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Pierre's Tuesday Blog

Tchaikovsky: Orchestral Suites nos. 3 and 4

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Vinyl’s Revenge presents a pair of orchestral suites by Tchaikovsky that have in common elaborate “Theme with variations” movements.

Tchaikovsky is credited with six (seven if you count Manfred) symphonies and four orchestral suites. As he wrote to his patron Nadezhda von Meck in 1884 "[A suite] has for some time been particularly attractive to me, because of the freedom it affords the composer not to be constrained by any traditions, conventional methods and established rules". This notion of a suite being “less rigid” than a symphony rings true for a Romantic composer, more interested in exploring ideas without regard to “form”.

In a later letter that same year to Sergey Taneyev, Tchaikovsky reported: "I am presently writing my Third Suite. I wanted to do a symphony, but it wouldn't come off. Anyway, the name doesn't matter; in any case, I've written a large symphonic work in four movements, namely: 1) Andante, 2) another waltz, 3) Scherzo, 4) Theme with 12 variations. All this will probably be ready by the end of the summer, because I am working very painstakingly and diligently". With the aim of completing work before his return to Moscow, he finished the instrumentation of the entire Suite in late July, according to the autograph date on the manuscript.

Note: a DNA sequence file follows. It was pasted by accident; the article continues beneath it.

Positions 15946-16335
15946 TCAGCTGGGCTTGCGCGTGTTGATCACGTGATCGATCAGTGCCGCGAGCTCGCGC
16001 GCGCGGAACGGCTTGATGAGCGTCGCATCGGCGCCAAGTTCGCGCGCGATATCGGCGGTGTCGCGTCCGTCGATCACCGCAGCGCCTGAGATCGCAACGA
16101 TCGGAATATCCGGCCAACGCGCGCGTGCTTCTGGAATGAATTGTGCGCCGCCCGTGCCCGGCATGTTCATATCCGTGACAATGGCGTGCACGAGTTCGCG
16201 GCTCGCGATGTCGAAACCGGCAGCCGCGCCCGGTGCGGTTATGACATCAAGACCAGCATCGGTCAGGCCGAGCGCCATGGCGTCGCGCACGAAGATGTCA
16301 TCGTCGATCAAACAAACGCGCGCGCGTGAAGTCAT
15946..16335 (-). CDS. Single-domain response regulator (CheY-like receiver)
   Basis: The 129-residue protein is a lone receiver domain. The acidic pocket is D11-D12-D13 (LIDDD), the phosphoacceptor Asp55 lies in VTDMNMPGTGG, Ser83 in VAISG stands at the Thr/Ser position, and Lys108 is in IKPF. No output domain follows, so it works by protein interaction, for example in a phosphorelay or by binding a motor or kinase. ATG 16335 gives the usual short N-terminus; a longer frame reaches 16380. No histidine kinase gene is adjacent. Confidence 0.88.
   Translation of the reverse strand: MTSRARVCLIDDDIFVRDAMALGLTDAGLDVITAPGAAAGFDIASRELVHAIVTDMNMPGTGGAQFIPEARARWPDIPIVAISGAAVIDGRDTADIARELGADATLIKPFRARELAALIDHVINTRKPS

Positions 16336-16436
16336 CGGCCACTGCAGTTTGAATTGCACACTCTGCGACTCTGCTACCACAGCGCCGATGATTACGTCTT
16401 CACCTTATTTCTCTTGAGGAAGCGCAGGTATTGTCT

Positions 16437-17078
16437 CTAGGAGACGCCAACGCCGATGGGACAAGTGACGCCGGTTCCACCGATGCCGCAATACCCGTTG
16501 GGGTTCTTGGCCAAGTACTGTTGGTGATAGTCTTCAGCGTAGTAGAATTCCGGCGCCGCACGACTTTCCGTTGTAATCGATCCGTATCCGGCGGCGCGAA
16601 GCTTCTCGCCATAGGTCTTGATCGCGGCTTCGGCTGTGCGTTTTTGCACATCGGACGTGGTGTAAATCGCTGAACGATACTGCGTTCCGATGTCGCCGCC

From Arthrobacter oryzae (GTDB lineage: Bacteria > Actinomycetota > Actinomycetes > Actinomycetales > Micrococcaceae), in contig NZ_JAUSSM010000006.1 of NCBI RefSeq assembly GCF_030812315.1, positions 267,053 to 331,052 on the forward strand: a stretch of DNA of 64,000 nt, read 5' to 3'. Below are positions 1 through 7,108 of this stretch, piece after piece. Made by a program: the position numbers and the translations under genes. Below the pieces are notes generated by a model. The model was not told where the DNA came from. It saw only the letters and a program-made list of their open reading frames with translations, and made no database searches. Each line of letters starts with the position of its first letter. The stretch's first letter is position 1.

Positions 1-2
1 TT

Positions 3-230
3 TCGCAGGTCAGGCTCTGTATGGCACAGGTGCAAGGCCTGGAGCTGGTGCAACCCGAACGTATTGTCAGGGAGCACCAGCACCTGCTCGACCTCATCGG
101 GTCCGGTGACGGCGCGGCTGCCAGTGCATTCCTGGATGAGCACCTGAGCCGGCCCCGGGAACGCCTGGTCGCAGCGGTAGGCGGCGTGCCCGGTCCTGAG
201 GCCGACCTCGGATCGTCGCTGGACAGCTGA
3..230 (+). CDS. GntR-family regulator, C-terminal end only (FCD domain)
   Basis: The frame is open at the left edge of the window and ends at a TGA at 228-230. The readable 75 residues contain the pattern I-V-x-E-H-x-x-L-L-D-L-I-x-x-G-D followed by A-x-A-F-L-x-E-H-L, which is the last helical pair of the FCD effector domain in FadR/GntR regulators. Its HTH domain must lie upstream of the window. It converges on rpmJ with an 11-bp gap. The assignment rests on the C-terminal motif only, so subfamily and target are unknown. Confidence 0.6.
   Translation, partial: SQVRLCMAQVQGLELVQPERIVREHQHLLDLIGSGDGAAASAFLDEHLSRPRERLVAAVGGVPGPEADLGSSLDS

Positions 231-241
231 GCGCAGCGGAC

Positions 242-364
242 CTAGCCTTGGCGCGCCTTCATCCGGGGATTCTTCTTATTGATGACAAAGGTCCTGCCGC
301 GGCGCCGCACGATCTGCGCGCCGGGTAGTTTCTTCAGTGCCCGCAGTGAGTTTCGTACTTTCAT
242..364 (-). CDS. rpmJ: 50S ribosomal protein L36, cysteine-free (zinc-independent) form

Tchaikovsky first had the idea of compiling a suite from works by Mozart in 1884, while he was working on the recitatives and translation of Mozart's opera The Marriage of Figaro. Distracted by other compositional projects, Tchaikovsky only returned to this idea in 1886. The full score of the Suite was published by Pyotr Jurgenson in Moscow in November 1887 and carries a short foreword by Tchaikovsky (in Russian, German and French):

A large number of Mozart's outstanding short pieces are, for some incomprehensible reason, little known not only to the public, but even to many musicians. The author who has arranged this Suite entitled "Mozartiana" wished to provide a new impetus for the more frequent performance of these gems of musical art, unpretentious in form, but containing incomparable beauties.
The suggested performances include an entire disc (Suite #3) and portions of a Melodiya re-release – the remainder of that disc will be part of another post later in 2017.

Pyotr Il′yich TCHAIKOVSKY (1840-1893)
Suite No. 3 in G major, op. 55 [TH 33]
Los Angeles Philharmonic
Michael Tilson-Thomas, conducting
(Columbia Masterworks ‎– M 35124)

Suite No. 4 in G major, op. 61 [TH 34], Моцартиана (Mozartiana)
Moscow Radio Symphony Orchestra
Vladimir Fedoseyev, conducting
(Melodiya С10 09223-4, Side B of ABC Classics AY 67032)

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Classical Music , Recorded Music